It was always a tough ask for North Korean Dictator Kim Jong Un to give up his nukes. After all, without their nukes, the country would be of little concern to anyone.

Still, it was somewhat startling that what had begun with such promise had ended so suddenly.

Trump spoke to reporters after his abrupt exit from the talks and said, “It was about the sanctions. Basically, they wanted the sanctions lifted in their entirety, and we couldn’t do that. They were willing to denuke a large portion of the areas that we wanted, but we couldn’t give up all of the sanctions for that.”

Specifically, Kim had offered to dismantle its main nuclear facility at Yongbyon. Trump told reporters, “It wasn’t enough. Sometimes you have to walk.”

Prior to his direct talks with Kim, Trump said he was more concerned that he strike a “good” deal rather than a “fast” deal.

Kim agreed to turn over only some, but not all of his nukes. Yet he asked Trump to remove all US sanctions. It sounds like a deal his father would have asked for.

Actually, his father both requested and received similar deals, several times from three US presidents.

We’ll never know what Kim’s intentions were as he arrived at the summit. But, surely he and his team were well aware of the circus that was taking place on Capitol Hill yesterday as the summit began. And I have to wonder if Kim and his advisors, knowing what Trump was facing at home, might have believed he would accept less favorable terms because he badly needed a political win. Did the spectacle of the Michael Cohen hearings embolden Kim?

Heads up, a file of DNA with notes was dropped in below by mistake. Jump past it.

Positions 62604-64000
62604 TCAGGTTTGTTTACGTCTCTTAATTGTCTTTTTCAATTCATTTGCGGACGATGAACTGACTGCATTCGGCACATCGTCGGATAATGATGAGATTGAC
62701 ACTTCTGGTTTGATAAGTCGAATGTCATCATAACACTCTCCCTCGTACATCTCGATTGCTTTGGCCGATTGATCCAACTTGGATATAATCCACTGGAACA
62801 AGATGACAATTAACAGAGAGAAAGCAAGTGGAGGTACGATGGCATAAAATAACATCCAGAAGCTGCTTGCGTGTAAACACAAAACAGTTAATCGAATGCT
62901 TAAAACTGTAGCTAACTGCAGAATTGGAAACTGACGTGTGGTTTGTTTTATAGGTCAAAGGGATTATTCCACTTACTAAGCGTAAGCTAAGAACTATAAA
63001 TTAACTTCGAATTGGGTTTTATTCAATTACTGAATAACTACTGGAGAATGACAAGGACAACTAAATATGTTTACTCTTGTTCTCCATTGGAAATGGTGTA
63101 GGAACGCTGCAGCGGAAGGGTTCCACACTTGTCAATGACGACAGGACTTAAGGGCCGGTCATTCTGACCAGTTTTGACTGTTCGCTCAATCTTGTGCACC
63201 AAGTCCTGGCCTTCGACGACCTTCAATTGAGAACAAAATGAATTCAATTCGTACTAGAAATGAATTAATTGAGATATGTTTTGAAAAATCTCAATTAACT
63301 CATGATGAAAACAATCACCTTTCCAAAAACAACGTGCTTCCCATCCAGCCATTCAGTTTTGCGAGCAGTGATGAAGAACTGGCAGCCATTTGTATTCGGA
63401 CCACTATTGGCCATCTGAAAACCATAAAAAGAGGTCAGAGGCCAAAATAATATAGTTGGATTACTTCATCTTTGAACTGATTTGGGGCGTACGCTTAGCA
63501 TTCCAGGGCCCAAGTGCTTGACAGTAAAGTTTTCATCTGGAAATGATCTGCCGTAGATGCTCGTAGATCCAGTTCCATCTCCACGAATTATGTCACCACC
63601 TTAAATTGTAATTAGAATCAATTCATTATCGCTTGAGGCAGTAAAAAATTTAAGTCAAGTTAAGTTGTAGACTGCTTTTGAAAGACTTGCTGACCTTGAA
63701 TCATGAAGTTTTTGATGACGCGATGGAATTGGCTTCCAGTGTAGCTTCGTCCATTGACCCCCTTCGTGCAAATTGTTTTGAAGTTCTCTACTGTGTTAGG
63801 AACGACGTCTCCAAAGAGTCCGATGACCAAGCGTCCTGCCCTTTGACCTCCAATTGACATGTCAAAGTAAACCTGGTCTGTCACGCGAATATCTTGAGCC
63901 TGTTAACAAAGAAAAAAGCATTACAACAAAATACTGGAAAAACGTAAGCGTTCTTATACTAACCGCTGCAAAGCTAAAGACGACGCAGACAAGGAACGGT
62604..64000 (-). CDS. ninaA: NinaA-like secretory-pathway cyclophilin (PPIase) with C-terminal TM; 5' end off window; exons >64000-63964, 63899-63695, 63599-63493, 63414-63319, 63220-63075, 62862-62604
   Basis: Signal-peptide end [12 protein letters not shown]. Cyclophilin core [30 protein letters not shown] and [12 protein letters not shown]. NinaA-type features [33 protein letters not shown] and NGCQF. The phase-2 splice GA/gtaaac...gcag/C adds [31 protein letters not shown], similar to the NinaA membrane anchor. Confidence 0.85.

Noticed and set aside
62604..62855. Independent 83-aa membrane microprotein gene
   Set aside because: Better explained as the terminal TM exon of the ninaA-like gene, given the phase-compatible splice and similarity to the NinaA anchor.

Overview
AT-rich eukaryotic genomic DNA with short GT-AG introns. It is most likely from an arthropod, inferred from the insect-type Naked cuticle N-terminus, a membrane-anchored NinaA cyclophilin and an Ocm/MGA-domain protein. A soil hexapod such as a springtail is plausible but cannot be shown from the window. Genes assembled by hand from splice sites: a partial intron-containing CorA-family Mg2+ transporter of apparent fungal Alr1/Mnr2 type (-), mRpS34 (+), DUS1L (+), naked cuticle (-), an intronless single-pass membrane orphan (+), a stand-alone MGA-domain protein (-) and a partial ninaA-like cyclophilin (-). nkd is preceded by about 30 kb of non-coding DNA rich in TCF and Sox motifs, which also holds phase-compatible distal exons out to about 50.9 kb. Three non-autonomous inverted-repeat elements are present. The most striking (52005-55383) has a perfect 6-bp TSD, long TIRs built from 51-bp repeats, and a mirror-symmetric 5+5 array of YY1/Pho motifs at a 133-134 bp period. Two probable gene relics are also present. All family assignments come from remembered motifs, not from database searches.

Although the Cohen hearing provided no game-changing revelations, it was an embarrassment for the President. Regardless of the testimony, the fact that it was held at all while he was at an overseas summit was a poor optic and it likely weakened him in Kim’s eyes.

Ahead of Trump’s trip, more than a few liberal pundits were concerned that he would accept a less than optimum deal to “obscure” their coverage of the Cohen hearing. He proved them wrong.

There’s a reason why Americans support their Presidents when they are overseas. In his famous 1945  “speech heard round the world,” Senator Arthur Vandenberg said “we must stop partisan politics at the water’s edge.” Since that time, it’s been a longstanding political tradition. Except when the President is Donald Trump.

The Democrats have put their hatred for Trump ahead of the interests of the United States.